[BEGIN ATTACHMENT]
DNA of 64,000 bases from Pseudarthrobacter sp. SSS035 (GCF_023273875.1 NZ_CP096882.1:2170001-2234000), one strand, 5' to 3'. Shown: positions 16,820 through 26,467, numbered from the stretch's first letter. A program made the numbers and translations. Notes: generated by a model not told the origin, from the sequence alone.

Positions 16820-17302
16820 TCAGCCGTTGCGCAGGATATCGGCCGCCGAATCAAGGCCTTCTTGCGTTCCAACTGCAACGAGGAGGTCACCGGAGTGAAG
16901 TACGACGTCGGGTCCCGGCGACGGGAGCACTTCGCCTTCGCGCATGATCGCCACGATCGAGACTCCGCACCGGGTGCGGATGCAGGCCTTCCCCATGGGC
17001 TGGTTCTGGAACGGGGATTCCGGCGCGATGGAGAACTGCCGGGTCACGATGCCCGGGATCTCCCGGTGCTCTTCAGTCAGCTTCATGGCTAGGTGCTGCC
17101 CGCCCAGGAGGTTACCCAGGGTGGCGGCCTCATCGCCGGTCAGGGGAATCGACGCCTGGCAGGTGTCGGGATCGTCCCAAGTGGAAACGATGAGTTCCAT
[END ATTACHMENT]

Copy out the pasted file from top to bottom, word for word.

DNA of 64,000 bases from Pseudarthrobacter sp. SSS035 (GCF_023273875.1 NZ_CP096882.1:2170001-2234000), one strand, 5' to 3'. Shown: positions 16,820 through 26,467, numbered from the stretch's first letter. A program made the numbers and translations. Notes: generated by a model not told the origin, from the sequence alone.

Positions 16820-17302
16820 TCAGCCGTTGCGCAGGATATCGGCCGCCGAATCAAGGCCTTCTTGCGTTCCAACTGCAACGAGGAGGTCACCGGAGTGAAG
16901 TACGACGTCGGGTCCCGGCGACGGGAGCACTTCGCCTTCGCGCATGATCGCCACGATCGAGACTCCGCACCGGGTGCGGATGCAGGCCTTCCCCATGGGC
17001 TGGTTCTGGAACGGGGATTCCGGCGCGATGGAGAACTGCCGGGTCACGATGCCCGGGATCTCCCGGTGCTCTTCAGTCAGCTTCATGGCTAGGTGCTGCC
17101 CGCCCAGGAGGTTACCCAGGGTGGCGGCCTCATCGCCGGTCAGGGGAATCGACGCCTGGCAGGTGTCGGGATCGTCCCAAGTGGAAACGATGAGTTCCAT